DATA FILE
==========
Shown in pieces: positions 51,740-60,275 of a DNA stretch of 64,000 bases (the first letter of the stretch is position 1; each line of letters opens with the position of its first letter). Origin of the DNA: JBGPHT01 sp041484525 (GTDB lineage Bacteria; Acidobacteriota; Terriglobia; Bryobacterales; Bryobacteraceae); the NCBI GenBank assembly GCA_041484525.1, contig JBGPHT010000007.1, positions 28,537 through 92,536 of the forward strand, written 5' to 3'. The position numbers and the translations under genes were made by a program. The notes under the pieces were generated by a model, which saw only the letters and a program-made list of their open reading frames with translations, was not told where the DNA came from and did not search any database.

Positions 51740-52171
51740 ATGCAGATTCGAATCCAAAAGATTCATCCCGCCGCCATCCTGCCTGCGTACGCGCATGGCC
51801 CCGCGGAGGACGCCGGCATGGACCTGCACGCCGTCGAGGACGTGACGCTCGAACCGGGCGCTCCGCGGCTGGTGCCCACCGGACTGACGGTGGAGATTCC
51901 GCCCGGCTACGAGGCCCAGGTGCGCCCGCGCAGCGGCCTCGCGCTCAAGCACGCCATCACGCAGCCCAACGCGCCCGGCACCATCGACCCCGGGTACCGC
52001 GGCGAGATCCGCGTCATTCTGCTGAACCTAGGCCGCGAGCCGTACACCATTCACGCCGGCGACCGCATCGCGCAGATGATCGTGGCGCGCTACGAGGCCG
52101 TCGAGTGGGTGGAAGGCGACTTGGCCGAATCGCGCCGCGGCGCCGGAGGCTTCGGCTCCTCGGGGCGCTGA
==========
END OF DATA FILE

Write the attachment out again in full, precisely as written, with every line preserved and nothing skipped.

Shown in pieces: positions 51,740-60,275 of a DNA stretch of 64,000 bases (the first letter of the stretch is position 1; each line of letters opens with the position of its first letter). Origin of the DNA: JBGPHT01 sp041484525 (GTDB lineage Bacteria; Acidobacteriota; Terriglobia; Bryobacterales; Bryobacteraceae); the NCBI GenBank assembly GCA_041484525.1, contig JBGPHT010000007.1, positions 28,537 through 92,536 of the forward strand, written 5' to 3'. The position numbers and the translations under genes were made by a program. The notes under the pieces were generated by a model, which saw only the letters and a program-made list of their open reading frames with translations, was not told where the DNA came from and did not search any database.

Positions 51740-52171
51740 ATGCAGATTCGAATCCAAAAGATTCATCCCGCCGCCATCCTGCCTGCGTACGCGCATGGCC
51801 CCGCGGAGGACGCCGGCATGGACCTGCACGCCGTCGAGGACGTGACGCTCGAACCGGGCGCTCCGCGGCTGGTGCCCACCGGACTGACGGTGGAGATTCC
51901 GCCCGGCTACGAGGCCCAGGTGCGCCCGCGCAGCGGCCTCGCGCTCAAGCACGCCATCACGCAGCCCAACGCGCCCGGCACCATCGACCCCGGGTACCGC
52001 GGCGAGATCCGCGTCATTCTGCTGAACCTAGGCCGCGAGCCGTACACCATTCACGCCGGCGACCGCATCGCGCAGATGATCGTGGCGCGCTACGAGGCCG
52101 TCGAGTGGGTGGAAGGCGACTTGGCCGAATCGCGCCGCGGCGCCGGAGGCTTCGGCTCCTCGGGGCGCTGA